In preparation for the future competitive fixtures, the Andalus Youth Centre in Mosul, Iraq, held a championship for disabled youth athletes.
An Open Table Tennis Championship was held in Mosul by the Andalusia Forum for Youth and Sports in cooperation and coordination with the Sports Directorate in Nineveh. The Championship was organised in preparation for the Paralympic games and the national Iraqi Open Championship.
“This tournament will prepare the players for future championships and we wish them success in them”, said Muhammad Ali Fathi, head of the Andalusia Forum for Youth and Sports.
Two players, Safwan Tawfiq and Abdulrahman Shama, will represent Nineveh in the upcoming national championship.
“These two players have prepared and improved throughout the course of these championships”, noted Bassam Abd Fattah, an official from the Sports and Education Committee in Nineveh.
The city of Mosul has seen a revival of sports since the liberation of the city from the hands of ISIS in 2017. Sports were banned under the terrorist group who viewed such activities as incompatible with its totalitarian ideology and strict interpretation of religion.
The focus on sport has been part of the rehabilitation process of the city in both physical and mental terms. Sport is especially a useful means for young people to engage in healthy activity and build bonds of camaraderie far from the military training imposed by ISIS on young people in Mosul and Nineveh in general.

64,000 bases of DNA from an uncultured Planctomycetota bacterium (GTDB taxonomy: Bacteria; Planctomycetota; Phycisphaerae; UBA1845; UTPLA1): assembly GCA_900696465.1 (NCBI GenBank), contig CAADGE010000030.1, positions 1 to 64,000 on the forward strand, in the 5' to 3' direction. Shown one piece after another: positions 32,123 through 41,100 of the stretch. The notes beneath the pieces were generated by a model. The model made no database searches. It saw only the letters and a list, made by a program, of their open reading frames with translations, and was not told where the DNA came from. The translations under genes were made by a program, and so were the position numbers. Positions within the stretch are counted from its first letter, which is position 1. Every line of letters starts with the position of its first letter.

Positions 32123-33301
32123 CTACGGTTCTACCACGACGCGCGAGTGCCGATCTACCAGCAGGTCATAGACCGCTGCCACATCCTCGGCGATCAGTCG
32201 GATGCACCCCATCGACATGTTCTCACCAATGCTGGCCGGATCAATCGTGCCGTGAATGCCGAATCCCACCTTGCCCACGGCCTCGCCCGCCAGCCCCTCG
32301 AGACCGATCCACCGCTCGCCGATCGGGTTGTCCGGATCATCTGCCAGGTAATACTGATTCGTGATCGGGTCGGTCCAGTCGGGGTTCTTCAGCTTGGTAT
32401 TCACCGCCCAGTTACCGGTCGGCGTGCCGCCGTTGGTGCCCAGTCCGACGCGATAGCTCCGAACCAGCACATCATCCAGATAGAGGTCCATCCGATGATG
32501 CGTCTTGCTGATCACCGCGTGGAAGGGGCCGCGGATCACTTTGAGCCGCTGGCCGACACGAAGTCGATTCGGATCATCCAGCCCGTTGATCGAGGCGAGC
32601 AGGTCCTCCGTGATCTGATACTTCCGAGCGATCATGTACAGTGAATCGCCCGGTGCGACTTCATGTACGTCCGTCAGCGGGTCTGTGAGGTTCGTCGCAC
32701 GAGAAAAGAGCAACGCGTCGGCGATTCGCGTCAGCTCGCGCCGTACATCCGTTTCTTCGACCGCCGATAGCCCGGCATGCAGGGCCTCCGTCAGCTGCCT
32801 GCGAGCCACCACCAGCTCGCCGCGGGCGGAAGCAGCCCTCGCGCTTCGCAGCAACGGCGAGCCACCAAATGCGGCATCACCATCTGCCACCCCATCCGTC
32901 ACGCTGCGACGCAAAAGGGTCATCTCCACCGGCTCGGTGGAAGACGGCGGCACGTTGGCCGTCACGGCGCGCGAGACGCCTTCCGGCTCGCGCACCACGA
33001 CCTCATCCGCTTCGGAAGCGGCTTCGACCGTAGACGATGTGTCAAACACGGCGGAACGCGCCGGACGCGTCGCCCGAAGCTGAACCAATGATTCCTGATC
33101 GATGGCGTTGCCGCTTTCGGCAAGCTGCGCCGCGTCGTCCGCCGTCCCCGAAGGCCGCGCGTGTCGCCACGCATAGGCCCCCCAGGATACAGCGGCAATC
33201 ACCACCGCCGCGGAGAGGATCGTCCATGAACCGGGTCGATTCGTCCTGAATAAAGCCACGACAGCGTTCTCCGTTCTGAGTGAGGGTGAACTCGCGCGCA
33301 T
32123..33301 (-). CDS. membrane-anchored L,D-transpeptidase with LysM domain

The involvement of young people with disabilities in sports competitions is also an extremely welcome development as these young people were formerly marginalised elements of society who barely engaged with the public sphere and have received little support from governmental institutions.
Over two years have passed since the liberation of Mosul from ISIS and the local authorities in Nineveh have been making attempts to restore and improve the social fabric of local residents and communities, with a particular focus on young people in the fields of sports and culture.